It has not been easy to sort out our finances in Lanzhou.
Organising our finances is very important to us, mostly because we are foreigners, and, like most foreigners here, we need to send a fair portion of our hard earned cash home.
A couple of banks had been introduced to us by others, and we expressed an interest in them, but our little Chinese fixer ignored our requests and took us to a couple of other banks instead.
These were banks which we didn’t think would be able to help us regarding transfers, and online banking and a handy little WeChat app.
Everyone in China uses WeChat. And so do we, now. There are 3 or 4 WeChat groups that we are required to belong to within the school (English teachers, Foreign teachers, Happy Family(?), and a social group called Maki Saki – only South Africans will understand that one).
WeChat is also invaluable when it comes to paying – you can pay for just about anything with your WeChat app on your phone here – groceries, coffees, restaurants, online shopping (TAO BAO- an online store where you can buy ANYTHING, but we need a Chinese person to help translate) and taxis. We were feeling left out. We wanted to be able to use WeChat too.
For a few days it seemed that getting organised at the banks was going to be an impossible task, but, eventually, at one of the small banks we were taken to, we were both issued bank accounts, and money was deposited.
We became brave (read desperate) enough at venture out to the bank alone on a Saturday. It was the fixers’ day off.
No problem. We decided it was time for us to use our Chinese translator app . Which is what we did.
L spoke into his phone as he stood on his side of the glass partition, and held it up against the window to show the bank staff the Chinese words that appeared on the screen.
The two sweet bank personnel did their best. They answered our enquiries by using an app of their own and showing us their English translation.
On both sides of the glass, there were many smiles and a little laughter.
We all understood each other a little, but even so, after a while, we had to be told to come back on Monday.
A sweet bespectacled Chinese man in the foyer of the bank had enough English to help us locate the English button on the ATM, and we could at least check our bank balance.
So we went back on Monday – this time with our fixer with us.
The bright youngsters at the bank looked up at us and smiled. We greeted each other – they tried some English words – we tried some Chinese.
It felt like we were friends. They certainly were very helpful.
Today L went forward first, sitting in the comfy black chair in front of the glass, into which a shiny little speaker was set. He came away gleeful and hopeful.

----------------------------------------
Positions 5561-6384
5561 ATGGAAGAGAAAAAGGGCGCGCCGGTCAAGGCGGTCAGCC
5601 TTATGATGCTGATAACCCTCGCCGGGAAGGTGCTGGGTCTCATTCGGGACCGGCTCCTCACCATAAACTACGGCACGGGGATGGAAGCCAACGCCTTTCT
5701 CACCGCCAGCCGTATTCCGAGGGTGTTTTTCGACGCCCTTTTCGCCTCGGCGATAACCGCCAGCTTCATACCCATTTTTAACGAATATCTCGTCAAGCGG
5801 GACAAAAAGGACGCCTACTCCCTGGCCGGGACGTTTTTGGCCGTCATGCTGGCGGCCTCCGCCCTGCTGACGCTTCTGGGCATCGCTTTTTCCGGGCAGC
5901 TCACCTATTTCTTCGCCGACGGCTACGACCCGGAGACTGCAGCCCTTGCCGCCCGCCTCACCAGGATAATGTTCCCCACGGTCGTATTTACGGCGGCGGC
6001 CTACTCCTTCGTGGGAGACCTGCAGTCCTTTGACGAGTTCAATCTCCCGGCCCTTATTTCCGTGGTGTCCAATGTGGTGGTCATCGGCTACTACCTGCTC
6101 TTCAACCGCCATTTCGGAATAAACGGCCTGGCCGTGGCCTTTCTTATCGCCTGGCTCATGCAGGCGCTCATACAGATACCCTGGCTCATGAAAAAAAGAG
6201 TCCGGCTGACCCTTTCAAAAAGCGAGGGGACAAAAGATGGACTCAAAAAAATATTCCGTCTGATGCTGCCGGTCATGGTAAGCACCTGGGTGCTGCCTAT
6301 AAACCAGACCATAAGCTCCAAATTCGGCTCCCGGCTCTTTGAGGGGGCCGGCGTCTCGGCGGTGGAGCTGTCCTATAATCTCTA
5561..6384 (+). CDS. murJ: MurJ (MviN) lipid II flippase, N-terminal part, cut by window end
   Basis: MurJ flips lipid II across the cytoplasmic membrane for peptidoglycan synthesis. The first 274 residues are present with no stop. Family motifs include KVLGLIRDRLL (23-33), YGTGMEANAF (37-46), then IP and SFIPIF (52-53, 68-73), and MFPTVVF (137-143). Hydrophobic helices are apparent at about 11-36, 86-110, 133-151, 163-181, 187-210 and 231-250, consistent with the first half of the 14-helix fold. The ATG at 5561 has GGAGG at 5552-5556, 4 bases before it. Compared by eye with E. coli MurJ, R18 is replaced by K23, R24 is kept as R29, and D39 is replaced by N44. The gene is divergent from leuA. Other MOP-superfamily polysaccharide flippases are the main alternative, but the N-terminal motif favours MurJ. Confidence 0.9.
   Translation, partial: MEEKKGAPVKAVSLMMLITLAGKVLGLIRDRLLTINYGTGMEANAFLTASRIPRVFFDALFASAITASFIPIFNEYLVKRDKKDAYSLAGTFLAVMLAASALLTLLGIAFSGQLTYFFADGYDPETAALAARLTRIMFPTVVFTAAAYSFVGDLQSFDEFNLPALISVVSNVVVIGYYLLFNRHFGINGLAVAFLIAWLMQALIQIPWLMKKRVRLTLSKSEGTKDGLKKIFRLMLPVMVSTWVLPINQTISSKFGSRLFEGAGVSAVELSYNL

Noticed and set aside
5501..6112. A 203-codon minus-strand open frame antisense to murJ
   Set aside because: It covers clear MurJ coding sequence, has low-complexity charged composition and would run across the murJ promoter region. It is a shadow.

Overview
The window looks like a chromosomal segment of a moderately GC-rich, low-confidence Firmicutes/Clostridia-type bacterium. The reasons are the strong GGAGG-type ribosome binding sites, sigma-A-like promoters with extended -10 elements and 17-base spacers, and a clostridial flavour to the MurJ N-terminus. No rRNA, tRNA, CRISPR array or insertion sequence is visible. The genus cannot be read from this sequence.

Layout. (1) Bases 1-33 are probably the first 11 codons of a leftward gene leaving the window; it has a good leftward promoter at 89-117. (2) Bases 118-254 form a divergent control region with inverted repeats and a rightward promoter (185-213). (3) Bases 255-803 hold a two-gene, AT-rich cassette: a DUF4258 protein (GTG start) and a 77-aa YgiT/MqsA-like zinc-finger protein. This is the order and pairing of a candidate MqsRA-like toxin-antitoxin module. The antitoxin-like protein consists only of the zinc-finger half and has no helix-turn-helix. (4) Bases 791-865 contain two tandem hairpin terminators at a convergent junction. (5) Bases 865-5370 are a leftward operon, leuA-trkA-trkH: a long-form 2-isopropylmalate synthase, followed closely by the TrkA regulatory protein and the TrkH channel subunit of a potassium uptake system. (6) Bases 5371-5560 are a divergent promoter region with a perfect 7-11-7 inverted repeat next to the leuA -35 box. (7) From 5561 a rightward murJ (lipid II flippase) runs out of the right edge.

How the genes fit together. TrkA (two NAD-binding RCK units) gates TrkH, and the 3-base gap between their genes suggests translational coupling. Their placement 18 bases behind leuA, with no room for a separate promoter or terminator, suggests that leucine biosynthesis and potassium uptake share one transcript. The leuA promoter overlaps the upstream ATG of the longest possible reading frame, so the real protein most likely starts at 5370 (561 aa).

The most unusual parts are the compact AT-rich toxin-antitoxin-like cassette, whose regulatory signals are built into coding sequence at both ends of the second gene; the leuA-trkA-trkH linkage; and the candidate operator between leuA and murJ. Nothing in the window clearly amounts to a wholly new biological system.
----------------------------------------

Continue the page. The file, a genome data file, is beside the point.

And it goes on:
When it was my turn he moved and sat on some seats behind me. I could see that he was intent on his cell phone. Did it all work?
I sat in the comfy black seat. The sweet lady teller worked away on her computer.
I received a few very pretty Chinese messages on my phone. In between the picture writing, I could pick up some Roman Numerals, my ID number…
On the little screen pad in front of me on the counter, I punched in codes as I was instructed and pushed the little green button…
And then I moved back and waited in the waiting seats where I have waited before. I watched the new advertising video on the big flat screen mounted on the wall.
I enjoyed it – I had seen another advert at least 20 times before – during my other visits – when I had also waited. Waited and watched the staff employed in the bank.
– Nee how –
to the security guard, with military hat, grey uniform and wide white belt.
– Nee how –
to the cleaning lady as I move my feet so that she can mop the floor…
– She she –
to the bank assistant as she brings me a paper cup full of hot water from the water dispenser
And then a victorious little cheer from L beside me
– It works!-
Everyone was happy. The two sweet faces on the other side of the glass broke into happy smiles. There was a chorus of…
– She she –
(from us) and thank yous as well – just in case we had said it wrong.
A thumbs up, a wave, a…
– You are welcome! –
said bravely by the pale young woman – it was the most English she had ever dared to say.
We like our new small and friendly bank. We like our new young smiling friends behind the glass.
Ever Bright Bank.
On the street, the signage is in purple.
We like that too.
A day later, just when we thought we were done with the Ever Bright Bank, for the time being, a contingent of 7 bank employees arrived at the school. They had come personally to help sort out our online banking issues. We met in one of the meeting rooms but soon moved to the foreign teachers’ office when all the men and women poured over L’s computer and we observed from the outside while the room was filled with the sound of many voices talking together in Chinese – dedicated to solving our problems!
This took service delivery to a whole new level! Talk about personal attention!
Everybody seemed quite happy and excited – perhaps they were all learning something new whilst helping us.
Unfortunately, after all that, our problem was not solved.
We appreciated the effort made by all.
Oh well – back to the drawing board.